Tampa, Fla. — The first night of the hurricane-shortened Republican National Convention was jammed with speeches that aimed to define the differences between Mitt Romney and President Obama, excite the Republican base and soften the GOP nominee’s image.
It was a tall order for a single hour of prime-time television.
In an introductory speech, Ann Romney was tasked with trying to humanize her husband, a successful businessman and Olympics organizer who too often evinces a numbers cruncher, by speaking of the struggles in their marriage, including her fights with breast cancer and multiple sclerosis.
“I read somewhere that Mitt and I have a ‘storybook marriage,’ “she said. “Well, in the storybooks I read, there were never long, long rainy winter afternoons in a house with five boys screaming at once. And those storybooks never seemed to have chapters on M.S. or breast cancer.”
Norwalk Mayor Richard Moccia, a Republican who represents a racially, ethnically and economically diverse city on Connecticut’s Gold Coast, said the speech helped rebut Democratic depictions of Romney’s wife as the pampered mate of a rich man.
“I think some of the criticism of her never having worked, and because she actually had a horse in the Olympics, is class warfare that this administration is bent on,” Moccia said.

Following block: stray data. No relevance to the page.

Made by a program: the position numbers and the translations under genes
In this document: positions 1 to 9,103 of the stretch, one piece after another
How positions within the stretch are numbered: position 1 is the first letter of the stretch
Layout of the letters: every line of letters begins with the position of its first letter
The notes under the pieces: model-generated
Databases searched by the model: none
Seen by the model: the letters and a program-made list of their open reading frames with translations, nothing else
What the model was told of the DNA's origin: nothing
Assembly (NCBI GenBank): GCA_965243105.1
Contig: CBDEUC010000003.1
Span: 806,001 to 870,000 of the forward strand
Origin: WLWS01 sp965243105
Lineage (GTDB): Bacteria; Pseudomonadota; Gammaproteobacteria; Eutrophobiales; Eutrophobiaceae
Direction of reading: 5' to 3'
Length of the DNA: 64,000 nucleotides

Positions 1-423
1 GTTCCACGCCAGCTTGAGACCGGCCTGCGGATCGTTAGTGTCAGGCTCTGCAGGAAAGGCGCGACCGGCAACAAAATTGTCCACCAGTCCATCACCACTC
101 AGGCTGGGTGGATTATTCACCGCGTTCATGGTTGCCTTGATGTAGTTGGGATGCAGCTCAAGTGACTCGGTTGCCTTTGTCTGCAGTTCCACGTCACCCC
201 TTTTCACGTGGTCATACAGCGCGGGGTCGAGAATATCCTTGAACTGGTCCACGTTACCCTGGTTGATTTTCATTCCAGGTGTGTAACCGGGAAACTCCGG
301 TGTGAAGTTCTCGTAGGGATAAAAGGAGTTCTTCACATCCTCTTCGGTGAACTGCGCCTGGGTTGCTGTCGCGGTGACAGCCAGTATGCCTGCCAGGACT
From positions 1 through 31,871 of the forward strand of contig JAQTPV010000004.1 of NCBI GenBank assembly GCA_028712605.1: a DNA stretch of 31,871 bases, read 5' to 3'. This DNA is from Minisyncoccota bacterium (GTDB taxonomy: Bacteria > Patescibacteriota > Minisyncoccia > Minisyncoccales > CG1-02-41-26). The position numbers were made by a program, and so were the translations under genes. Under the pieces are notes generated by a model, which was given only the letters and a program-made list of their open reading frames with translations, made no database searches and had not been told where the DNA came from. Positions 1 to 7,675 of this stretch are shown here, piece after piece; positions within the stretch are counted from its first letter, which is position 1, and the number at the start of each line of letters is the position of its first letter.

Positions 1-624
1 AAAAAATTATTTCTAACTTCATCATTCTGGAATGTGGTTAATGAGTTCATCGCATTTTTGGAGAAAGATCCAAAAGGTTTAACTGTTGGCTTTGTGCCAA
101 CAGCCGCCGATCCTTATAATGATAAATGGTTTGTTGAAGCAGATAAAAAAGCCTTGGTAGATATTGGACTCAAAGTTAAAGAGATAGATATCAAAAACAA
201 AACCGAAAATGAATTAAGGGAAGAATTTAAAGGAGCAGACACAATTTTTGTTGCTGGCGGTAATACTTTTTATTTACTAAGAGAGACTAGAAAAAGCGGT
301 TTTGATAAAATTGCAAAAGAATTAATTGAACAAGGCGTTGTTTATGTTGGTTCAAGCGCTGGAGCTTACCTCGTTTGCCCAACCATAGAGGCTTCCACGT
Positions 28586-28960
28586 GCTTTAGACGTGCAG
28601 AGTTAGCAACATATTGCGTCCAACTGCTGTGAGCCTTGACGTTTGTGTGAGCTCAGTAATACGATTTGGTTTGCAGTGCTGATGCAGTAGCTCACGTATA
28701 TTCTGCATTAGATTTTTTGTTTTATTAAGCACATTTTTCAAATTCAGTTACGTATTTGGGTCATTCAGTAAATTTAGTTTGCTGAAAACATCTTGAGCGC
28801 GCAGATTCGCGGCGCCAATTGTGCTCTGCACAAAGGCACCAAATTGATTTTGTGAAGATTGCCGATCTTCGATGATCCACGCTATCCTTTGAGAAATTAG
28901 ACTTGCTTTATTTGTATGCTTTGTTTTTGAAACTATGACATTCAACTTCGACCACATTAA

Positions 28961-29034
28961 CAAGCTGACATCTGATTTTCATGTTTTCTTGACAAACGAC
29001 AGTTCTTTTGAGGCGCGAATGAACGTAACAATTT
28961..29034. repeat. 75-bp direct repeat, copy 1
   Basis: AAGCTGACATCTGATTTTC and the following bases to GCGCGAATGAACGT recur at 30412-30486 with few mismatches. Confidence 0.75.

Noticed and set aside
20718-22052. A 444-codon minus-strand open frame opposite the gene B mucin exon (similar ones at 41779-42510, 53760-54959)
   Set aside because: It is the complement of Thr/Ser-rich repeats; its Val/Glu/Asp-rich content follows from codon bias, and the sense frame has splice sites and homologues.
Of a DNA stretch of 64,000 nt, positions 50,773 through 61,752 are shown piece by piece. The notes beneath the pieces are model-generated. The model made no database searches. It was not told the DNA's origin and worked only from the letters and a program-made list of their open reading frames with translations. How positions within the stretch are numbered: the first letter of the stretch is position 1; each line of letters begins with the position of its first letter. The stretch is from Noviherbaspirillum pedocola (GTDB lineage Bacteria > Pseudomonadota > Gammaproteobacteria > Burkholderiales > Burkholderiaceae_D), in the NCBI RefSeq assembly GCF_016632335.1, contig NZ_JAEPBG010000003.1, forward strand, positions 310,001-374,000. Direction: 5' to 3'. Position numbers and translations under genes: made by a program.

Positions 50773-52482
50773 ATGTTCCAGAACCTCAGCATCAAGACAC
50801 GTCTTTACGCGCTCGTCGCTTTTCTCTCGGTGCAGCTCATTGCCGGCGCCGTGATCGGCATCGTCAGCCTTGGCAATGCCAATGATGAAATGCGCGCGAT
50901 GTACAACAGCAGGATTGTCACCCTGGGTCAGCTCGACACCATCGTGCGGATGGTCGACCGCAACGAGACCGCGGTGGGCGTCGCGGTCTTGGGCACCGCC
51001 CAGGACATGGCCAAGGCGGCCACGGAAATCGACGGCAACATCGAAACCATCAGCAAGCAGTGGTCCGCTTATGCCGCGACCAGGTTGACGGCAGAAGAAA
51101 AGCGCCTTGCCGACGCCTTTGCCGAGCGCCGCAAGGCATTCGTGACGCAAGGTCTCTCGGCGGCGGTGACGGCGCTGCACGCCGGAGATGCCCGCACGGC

Leonora Levy, a delegate from Greenwich, said she “loved the way (Ann Romney) described her relationship with her husband and the respect he has for her.”
“I also loved that she said Mitt would not fail,” Levy said.
Romney made a ‘surprise’ appearance on the stage at the end of his wife’s speech and the crowd went wild, but it seemed a mistake to remain in the hall during the keynote speech that followed by New Jersey Gov. Chris Christie.
When the television cameras turned to him and his wife for reactions to Christie, the candidate was caught watching impassively. If Ann Romney tried to show a warmer, softer side of her husband, Christie did nothing to build on the theme.
Christie gave a keynote speech in which he spoke of himself and the hardscrabble childhood of his parents more than he mentioned Romney.
Keynote speeches often serve as a launching pad for higher office. Obama was a candidate for U.S. Senate candidate when he electrified the 2004 Democratic convention in Boston. Four years later, he was his party’s presidential nominee.
Christie was asked by supporters to run for president this year, but declined. He could be a candidate in 2016 if Obama wins a second term.
Without mentioning the president by name, Christie made his digs.
“We need politicians to care more about doing something and less about being something,” Christie said.
Christie also said the Democrat’s plan is to “whistle a happy tune while driving us off the fiscal cliff, as long as they are behind the wheel of power.”
Connecticut’s delegates joined in the cheers for the combative Christie, who has exchanged gibes on MSNBC’s “Morning Joe” and other venues with the state’s Democratic governor, Dannel P. Malloy.
“For the keynote, do you want someone who is soft, gentle and intellectual, or do you want a pit bull? And the answer is you want a pit bull,” said former Congressman Rob Simmons, who represented eastern Connecticut’s 2nd District for three terms.
Moccia, a burly former football player who tackled a protester during John McCain’s acceptance speech at athe 2008 convention in St. Paul, Minn., was a fan of the pit-bull style of political speech embodied by Christie.
“He’s direct, he’s honest, he doesn’t pull any punches and he tells the truth,” Moccia said.